Some Alumni Profiles

 

 Kris (Hostetler) Nussbaum (92), after completing a B.A. with honors in English education at Bluffton and an M.A. in English at the University of Toledo, found herself working in a gift shop.  While that time was hard, she says it was a necessary "incubation period" for her current work at Central Christian High School in Kidron, where she teaches English, speech and drama, and advises the yearbook staff.  When she left B.C., Kris intended never to teach high school, but now she says, "This job has been a continuous high."  Now, in her second year at Central Christian, a Mennonite school, Kris says, "I've been surprised how much I've used things I never dreamed I'd use--especially my research skills.  The better skills I have, the better teacher of those skills I am. . . Little things I never thought I'd use suddenly seem really important."

Carrie (Roth) Kruse (95) also completed a B.A. in English education, but has taken a different career path.  In just over a year with the Allen County Board of Mentally retarded/Developmentally Disabled, she has worked in three positions.  As Training Manager, she now supervises employment specialists (who work with clients and employers), and writes and edits a quarterly newsletter.  "I just do tons and tons of writing," Carrie remarks; she also mentions her classroom management course as helpful in her day-to-day encounters with people.  While a degree is not required for her position, Carrie says, "I wouldn't have been hired if I wasn't an English major"; her supervisor looks for the kind of skills and attitudes that English majors bring to their work.

 Molly Snyder Gilger (92), B.A. with honors in English Education and [law degree, 1998] recently opened her own law practice in Upper Sandusky, OhioShe wrote us in 1997:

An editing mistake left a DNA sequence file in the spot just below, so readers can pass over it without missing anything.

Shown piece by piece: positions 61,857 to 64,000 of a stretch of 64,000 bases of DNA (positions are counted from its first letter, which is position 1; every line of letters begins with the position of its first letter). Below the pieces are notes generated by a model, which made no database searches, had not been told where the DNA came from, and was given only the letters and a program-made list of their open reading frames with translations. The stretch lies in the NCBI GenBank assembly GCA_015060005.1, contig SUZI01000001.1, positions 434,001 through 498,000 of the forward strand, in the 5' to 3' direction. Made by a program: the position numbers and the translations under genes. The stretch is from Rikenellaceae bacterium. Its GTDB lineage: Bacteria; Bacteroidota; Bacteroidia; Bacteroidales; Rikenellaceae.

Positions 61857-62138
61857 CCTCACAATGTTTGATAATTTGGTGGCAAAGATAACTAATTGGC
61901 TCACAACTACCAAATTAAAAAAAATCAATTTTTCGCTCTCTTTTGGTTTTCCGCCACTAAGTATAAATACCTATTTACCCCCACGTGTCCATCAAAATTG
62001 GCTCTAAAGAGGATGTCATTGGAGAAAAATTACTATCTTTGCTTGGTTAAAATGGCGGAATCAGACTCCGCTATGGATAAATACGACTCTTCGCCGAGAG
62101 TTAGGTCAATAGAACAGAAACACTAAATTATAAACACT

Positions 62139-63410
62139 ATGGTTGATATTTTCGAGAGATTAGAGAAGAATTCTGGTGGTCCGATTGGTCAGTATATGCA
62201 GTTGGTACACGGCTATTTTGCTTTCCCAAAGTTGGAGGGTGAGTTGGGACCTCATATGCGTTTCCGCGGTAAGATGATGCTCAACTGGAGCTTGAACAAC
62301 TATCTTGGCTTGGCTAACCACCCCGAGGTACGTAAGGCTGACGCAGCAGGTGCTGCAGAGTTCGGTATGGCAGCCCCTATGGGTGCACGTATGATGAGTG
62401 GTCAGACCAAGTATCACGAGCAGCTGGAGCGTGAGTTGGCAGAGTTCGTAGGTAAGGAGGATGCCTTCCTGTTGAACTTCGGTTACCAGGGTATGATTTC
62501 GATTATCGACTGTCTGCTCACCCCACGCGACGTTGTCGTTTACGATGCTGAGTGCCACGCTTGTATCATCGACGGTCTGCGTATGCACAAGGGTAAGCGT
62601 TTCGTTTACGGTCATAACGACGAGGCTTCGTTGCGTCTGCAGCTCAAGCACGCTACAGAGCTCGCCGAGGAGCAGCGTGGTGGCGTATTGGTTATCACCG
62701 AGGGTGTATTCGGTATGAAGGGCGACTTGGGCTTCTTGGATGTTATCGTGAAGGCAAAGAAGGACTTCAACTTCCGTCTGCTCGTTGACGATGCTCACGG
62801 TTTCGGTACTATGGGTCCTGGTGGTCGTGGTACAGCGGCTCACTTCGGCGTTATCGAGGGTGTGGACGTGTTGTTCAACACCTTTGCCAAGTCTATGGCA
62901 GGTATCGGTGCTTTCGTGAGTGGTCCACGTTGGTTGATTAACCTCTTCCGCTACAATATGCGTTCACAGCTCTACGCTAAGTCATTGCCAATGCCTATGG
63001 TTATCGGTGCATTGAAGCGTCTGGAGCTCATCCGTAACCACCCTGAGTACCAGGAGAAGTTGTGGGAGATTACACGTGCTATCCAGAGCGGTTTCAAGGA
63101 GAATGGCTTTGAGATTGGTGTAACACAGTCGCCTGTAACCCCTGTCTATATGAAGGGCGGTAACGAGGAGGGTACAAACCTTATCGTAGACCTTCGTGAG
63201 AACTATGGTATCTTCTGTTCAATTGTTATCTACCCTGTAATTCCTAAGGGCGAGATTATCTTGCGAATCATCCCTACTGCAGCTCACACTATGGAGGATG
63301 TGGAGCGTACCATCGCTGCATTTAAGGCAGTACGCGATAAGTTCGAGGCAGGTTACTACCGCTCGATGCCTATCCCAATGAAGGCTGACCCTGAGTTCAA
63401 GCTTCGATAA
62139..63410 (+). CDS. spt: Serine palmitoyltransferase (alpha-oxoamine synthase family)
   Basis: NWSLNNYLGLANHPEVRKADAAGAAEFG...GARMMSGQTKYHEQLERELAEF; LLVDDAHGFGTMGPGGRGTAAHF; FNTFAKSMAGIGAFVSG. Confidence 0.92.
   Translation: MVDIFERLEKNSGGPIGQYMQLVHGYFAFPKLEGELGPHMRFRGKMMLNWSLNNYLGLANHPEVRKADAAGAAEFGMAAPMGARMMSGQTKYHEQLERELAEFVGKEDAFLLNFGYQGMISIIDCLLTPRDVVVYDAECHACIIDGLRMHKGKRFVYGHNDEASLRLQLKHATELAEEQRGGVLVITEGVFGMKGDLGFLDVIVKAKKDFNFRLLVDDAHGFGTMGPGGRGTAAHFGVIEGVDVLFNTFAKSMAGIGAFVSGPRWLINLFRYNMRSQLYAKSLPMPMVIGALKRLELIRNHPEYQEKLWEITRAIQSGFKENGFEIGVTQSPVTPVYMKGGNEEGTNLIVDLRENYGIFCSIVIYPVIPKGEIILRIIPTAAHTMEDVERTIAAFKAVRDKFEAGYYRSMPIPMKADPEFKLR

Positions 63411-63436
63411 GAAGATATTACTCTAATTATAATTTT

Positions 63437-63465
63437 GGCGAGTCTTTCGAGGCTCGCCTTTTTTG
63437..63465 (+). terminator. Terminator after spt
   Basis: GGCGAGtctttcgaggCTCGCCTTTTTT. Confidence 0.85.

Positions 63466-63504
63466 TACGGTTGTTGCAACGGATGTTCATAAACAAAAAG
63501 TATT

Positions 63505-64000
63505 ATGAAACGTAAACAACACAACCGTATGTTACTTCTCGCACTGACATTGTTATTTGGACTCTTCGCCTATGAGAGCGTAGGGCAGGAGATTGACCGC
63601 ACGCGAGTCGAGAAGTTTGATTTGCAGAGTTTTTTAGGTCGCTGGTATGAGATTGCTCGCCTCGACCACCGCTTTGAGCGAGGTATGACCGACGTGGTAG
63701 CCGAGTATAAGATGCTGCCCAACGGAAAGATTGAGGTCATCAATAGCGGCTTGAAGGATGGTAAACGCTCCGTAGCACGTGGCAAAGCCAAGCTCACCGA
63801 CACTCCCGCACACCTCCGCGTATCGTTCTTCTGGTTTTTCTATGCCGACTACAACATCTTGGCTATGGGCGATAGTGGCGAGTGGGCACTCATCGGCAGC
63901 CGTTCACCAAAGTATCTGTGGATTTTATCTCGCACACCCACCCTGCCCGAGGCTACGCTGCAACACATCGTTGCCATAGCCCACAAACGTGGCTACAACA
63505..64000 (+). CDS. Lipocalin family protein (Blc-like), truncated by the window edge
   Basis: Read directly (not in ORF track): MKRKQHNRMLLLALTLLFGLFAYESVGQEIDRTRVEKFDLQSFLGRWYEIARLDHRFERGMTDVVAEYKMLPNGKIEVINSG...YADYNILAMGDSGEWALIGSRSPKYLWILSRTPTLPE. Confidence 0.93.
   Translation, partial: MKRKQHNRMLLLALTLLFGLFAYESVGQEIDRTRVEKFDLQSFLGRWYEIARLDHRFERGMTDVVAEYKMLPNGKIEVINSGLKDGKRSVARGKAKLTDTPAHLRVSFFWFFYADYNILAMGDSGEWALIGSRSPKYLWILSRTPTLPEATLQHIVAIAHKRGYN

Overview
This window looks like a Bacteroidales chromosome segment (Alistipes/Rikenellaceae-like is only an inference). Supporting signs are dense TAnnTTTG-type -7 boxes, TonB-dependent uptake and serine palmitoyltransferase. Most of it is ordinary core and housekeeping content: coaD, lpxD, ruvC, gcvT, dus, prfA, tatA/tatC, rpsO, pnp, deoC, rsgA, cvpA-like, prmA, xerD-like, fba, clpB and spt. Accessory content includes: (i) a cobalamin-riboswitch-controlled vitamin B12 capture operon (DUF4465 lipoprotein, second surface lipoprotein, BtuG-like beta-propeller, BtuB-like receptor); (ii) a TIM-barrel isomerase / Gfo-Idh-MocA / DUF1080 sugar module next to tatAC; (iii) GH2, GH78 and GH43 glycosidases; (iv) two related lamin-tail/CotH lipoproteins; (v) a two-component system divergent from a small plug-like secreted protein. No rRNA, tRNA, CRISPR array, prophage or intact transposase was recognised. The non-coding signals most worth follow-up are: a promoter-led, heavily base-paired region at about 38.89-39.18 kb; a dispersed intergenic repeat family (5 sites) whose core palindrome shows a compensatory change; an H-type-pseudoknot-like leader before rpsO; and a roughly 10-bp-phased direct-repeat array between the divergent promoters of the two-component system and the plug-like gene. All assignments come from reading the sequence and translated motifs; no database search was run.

When I was a student at Bluffton, five years ago, Mary Ann Sullivan repeatedly said that if you want to go to law school, major in English as an undergrad.  At the time, law school was the furthest thing from my mind, but when I started classes at law school over a year after graduation, her words of wisdom gave me great confidence even though every one else in my class majored in pre law, political science, business, or sociology majors generally believed to be the best in terms of law school prep.
    Although the study of law includes aspects of political science, business, and sociology, the skills that one needs to survive in law school and in legal practice include reading, writing, researching, analyzing, and persuading.  Each one of those skills I acquired as an English major at Bluffton College and each one of those skills I use every day, not only in class preparation but also in the course of my workday.
    I am currently self-employed as a law clerk and I am doing work for a sole practitioner who has a very busy practice and spends a great deal of time in court.  Thus, I work on a majority of his paper work, which necessarily requires research and writing. Writing as a law clerk, and as a lawyer, is similar to that as an English major and just as challenging.  As a law clerk, or a lawyer, you must persuade the Court to rule in your client's favor, thus you must present the legal precedent in the form of an argument that is clear and concise.  Developing such an argument requires analysis of applicable case law, and the better your reading and analytical skills, the better your final product. Law school and law practice are not easy, but when you have mastered the fundamental skills, you thereby have more confidence and more time to enjoy the art of practicing law.